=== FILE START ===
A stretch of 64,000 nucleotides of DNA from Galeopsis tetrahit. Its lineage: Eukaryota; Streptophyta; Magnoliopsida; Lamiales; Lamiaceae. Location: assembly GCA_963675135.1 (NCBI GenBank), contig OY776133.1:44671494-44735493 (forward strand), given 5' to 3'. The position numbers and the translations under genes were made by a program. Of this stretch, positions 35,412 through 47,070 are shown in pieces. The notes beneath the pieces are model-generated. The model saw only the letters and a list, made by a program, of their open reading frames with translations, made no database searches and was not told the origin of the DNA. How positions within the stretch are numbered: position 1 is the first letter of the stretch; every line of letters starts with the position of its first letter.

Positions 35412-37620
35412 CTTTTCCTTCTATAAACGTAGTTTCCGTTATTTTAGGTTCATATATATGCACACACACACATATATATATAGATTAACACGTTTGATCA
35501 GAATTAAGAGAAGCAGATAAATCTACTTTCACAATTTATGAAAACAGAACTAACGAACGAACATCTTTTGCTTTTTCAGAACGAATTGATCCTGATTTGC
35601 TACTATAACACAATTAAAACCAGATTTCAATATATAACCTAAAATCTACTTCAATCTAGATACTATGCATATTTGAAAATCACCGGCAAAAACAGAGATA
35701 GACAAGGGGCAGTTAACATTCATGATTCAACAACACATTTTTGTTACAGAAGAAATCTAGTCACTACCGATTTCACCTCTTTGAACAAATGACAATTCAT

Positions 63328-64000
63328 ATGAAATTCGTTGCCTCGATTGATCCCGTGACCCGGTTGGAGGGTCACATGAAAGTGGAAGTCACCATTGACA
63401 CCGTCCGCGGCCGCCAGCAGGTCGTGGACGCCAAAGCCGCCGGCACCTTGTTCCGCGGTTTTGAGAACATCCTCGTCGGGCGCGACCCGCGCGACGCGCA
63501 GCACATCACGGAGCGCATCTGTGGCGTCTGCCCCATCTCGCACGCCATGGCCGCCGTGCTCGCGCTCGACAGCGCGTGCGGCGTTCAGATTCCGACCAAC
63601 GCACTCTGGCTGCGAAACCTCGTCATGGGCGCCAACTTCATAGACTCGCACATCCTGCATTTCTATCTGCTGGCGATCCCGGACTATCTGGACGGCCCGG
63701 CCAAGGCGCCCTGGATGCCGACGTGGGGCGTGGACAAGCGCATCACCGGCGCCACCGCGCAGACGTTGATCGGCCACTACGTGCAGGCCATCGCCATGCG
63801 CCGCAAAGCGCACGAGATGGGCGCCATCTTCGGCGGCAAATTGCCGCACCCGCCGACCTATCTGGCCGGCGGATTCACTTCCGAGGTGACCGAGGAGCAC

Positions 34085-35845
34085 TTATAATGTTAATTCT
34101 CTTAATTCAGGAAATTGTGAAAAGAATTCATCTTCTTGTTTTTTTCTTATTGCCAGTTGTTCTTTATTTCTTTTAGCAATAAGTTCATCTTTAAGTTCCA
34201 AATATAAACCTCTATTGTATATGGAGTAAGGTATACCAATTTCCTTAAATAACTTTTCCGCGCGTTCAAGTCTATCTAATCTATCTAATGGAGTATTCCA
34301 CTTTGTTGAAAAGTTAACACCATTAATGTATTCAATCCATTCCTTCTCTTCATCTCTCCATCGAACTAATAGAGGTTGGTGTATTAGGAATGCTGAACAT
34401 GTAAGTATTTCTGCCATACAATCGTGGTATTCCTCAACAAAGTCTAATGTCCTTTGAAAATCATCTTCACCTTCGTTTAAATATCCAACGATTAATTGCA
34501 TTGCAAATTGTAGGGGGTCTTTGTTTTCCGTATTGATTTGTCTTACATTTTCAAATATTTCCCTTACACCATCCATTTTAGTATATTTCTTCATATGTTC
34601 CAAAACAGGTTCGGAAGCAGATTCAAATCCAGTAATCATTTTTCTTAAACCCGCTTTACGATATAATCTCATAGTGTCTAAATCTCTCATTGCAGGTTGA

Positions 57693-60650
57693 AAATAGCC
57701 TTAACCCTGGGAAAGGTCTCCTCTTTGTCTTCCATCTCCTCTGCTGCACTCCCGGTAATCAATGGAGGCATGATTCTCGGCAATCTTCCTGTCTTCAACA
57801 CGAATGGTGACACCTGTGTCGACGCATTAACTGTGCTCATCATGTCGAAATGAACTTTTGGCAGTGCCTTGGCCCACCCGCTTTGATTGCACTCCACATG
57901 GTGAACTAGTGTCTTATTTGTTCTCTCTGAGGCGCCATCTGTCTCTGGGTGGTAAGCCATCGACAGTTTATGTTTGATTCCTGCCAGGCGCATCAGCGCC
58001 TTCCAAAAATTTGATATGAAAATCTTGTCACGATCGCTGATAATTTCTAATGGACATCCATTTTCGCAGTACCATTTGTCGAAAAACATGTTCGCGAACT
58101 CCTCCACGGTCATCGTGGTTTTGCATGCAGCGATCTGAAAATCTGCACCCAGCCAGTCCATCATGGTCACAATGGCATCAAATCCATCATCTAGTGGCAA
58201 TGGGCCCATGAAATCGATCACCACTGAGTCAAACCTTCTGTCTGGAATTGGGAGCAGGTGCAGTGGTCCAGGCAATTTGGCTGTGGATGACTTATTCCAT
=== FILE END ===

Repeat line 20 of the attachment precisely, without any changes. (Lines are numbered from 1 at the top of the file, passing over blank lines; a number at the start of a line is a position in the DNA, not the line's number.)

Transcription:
34501 TTGCAAATTGTAGGGGGTCTTTGTTTTCCGTATTGATTTGTCTTACATTTTCAAATATTTCCCTTACACCATCCATTTTAGTATATTTCTTCATATGTTC